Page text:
As part of the realisation of the Climate Mobilization Act, the largest climate solution set forth by any city in the world, the enactment of Local Law 97 in May 2020 requires buildings in NYC over 25,000 square feet to reduce their carbon emissions by at least 40% by 2030. This interim requirement is part of the projected goal of carbon neutrality by 2050 (as outlined in the Paris Agreement).
Law coverage and implementation
Local Law 97 encapsulates nearly 60% (3.15 billion SF) of NYC building area. The emissions limit that property owners must comply to is determined by the Intensity Limit (metric tons of CO2e per square foot) multiplied by its gross floor area per occupancy group (LL97 § 28-320.3.1). The emissions limit will be implemented starting January 2024. Property owners need to evaluate their buildings and take appropriate action to meet this requirement by submitting a compliance report, due May 1, 2025 (and yearly after the first report). Failure to comply will result in penalties (§ 28-320.6)
Definition of building emissions
What does Building Emissions actually mean? Local Law 97 defines the term as “greenhouse gas emissions as expressed in metric tons of carbon dioxide equivalent emitted as a result of operating a covered building and calculated in accordance with rules promulgated by the department in consultation with the mayor’s office of long term planning and sustainability”. The law also outlines some extenuating circumstances where CO2e emissions need not be calculated such as “greenhouse gas emissions emitted during a local state of emergency declared by the mayor…” or “a state of emergency declared by the governor pursuant to sections 28 of the executive law, where such local or state emergency has an impact on building emissions.” (LL97 § 28-320.1)
An Office of Building Energy and Emissions Performance was established in NYC Department of Buildings in 2019 to oversee the implementation of the law and work with the advisory board to develop rules, guidelines, benchmarking, metrics and a roadmap to varied circumstances. As designers we need to quickly develop tools and develop processes that effectively assess new builds and retrofits within this context.
As an alternative to minimizing emissions and following prescriptive limits, three alternative approaches to compliance are provided:
A Carbon Trading Program (report developed by Urban Green) which allows the exchange of credit between properties in the case of under-qualification or over-qualification of the emission cap (§ 28-320.11 ). Carbon trading is still under research and was scheduled to be published January 2021.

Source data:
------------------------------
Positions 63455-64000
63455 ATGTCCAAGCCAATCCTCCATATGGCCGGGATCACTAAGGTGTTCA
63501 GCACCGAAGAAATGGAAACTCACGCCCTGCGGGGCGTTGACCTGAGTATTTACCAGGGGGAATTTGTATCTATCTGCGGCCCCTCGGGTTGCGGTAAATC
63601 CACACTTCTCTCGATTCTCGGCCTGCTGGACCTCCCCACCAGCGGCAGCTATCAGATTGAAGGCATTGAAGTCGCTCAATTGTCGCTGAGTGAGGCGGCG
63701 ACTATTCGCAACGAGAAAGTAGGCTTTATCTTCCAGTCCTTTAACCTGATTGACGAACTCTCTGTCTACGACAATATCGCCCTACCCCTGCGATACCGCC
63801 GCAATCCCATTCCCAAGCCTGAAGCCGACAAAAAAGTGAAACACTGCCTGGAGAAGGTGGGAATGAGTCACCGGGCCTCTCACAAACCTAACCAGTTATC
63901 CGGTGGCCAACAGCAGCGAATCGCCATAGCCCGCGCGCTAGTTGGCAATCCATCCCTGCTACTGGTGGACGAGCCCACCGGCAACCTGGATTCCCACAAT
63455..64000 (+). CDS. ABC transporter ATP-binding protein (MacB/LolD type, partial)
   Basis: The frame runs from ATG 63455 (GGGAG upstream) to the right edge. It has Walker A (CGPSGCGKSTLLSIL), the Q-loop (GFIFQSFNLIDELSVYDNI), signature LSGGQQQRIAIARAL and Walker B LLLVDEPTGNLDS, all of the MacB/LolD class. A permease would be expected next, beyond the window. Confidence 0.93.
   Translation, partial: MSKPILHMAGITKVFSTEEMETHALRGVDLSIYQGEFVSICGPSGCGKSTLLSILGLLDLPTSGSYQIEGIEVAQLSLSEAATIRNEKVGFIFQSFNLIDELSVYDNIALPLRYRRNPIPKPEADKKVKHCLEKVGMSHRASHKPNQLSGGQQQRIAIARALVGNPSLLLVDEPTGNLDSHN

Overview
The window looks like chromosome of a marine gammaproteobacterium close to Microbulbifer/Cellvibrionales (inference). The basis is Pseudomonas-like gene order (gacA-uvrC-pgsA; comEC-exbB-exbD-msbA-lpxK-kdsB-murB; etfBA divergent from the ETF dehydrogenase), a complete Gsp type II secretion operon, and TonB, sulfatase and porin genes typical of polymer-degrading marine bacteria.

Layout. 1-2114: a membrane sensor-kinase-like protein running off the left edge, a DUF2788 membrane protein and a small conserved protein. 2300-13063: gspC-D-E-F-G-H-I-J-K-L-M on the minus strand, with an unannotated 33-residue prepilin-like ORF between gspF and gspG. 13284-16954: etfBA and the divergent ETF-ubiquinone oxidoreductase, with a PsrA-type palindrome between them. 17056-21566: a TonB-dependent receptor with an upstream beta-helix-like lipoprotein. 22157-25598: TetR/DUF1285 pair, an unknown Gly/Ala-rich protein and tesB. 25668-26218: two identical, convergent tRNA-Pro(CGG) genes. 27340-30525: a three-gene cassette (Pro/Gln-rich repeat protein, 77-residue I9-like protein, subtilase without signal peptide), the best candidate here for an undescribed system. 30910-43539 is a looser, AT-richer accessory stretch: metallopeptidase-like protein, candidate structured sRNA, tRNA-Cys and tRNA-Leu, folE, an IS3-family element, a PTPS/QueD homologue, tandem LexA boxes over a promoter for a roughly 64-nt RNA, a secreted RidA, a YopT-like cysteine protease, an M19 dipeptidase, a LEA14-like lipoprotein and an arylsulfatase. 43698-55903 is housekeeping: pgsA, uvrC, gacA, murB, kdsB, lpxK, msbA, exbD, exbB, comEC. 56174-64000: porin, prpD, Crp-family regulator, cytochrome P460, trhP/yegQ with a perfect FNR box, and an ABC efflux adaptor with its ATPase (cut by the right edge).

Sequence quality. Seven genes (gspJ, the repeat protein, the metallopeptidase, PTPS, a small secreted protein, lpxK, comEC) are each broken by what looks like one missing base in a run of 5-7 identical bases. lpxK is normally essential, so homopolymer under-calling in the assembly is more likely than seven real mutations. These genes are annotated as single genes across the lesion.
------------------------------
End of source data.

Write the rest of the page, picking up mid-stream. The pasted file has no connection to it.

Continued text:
Owners may purchase Renewable Energy Credits (RECs) to deduct their carbon emissions by delivering renewable energy generated to the NYC electric grid (§ 28-320.6.1). This has led to owners incorporating renewable energy sources to new designs and retrofitting existing buildings. This page from Environmental Protection Agency defines and outlines the attributes of RECs and its difference with the next approach – Offsets.
An option for owners to purchase Greenhouse Gas Emissions Offset (§ 28-320.1) allows deduction of up to 10% of the prescriptive emissions limit. The offset is defined as “a credit representing one metric ton of carbon dioxide equivalent emissions reduced, avoided, or sequestered by a project from a measured baseline of emissions and which has been verified by an independent, qualified third party in accordance with offset standards referenced by rules of the department”. Details of the verification process and criterias in the emissions offset can be found in LL97 § 28-3126.96.36.199.
Adjustment to the applicable annual building emissions limit was made possible for buildings of varied circumstances such as hospitals, healthcare facilities, and other buildings based on density or other factors (§ 28-320.7). The adjustment will be in a percentage reduction.
Calculate building emissions
Greenhouse gas coefficient of energy consumption is defined in sections 28-3188.8.131.52 and 28-3184.108.40.206 of the law for respective calendar years (up to 2030 at this time). This also shows the proportion of greenhouse gas contributed per energy source (electricity, fuel oil, natural gas, steam). A calculation tool developed by BE-Ex helps those looking to start evaluation to quickly calculate the current emissions and compare with the emissions limit described above.
Although the first compliance report is due May 2025, we encourage early action by property owners to start thinking and planning in terms of sustainable development and management. The implementation timeline developed by Urban Green gives an overview of local law 97 agenda.
In our article on Sustainable Building Design we have outlined the multiple changes upcoming in the AEC industry in response to the climate emergency. Design and construction professionals can work with clients to achieve the best result considering diverse factors involved in the lifecycle of a building. You can also learn more about the different strategies and performance indicators that have been implemented in the US driven by the Environmental Protection Agency and the LEED certification system in our Green Building Design article.
Below is a short video by Carbon Visuals supported by Environmental Defense Fund which visualizes the greenhouse gas volume in sphere in real time on the street. At standard pressure and 59 °F a metric ton of carbon dioxide gas would fill a sphere 33 feet across (density of CO₂ = 1.87 kg/m³). One sphere is released every 0.58 seconds. The diameter coincides the width of streets in NYC (each standard block in NYC is 200 ft x 800 ft).
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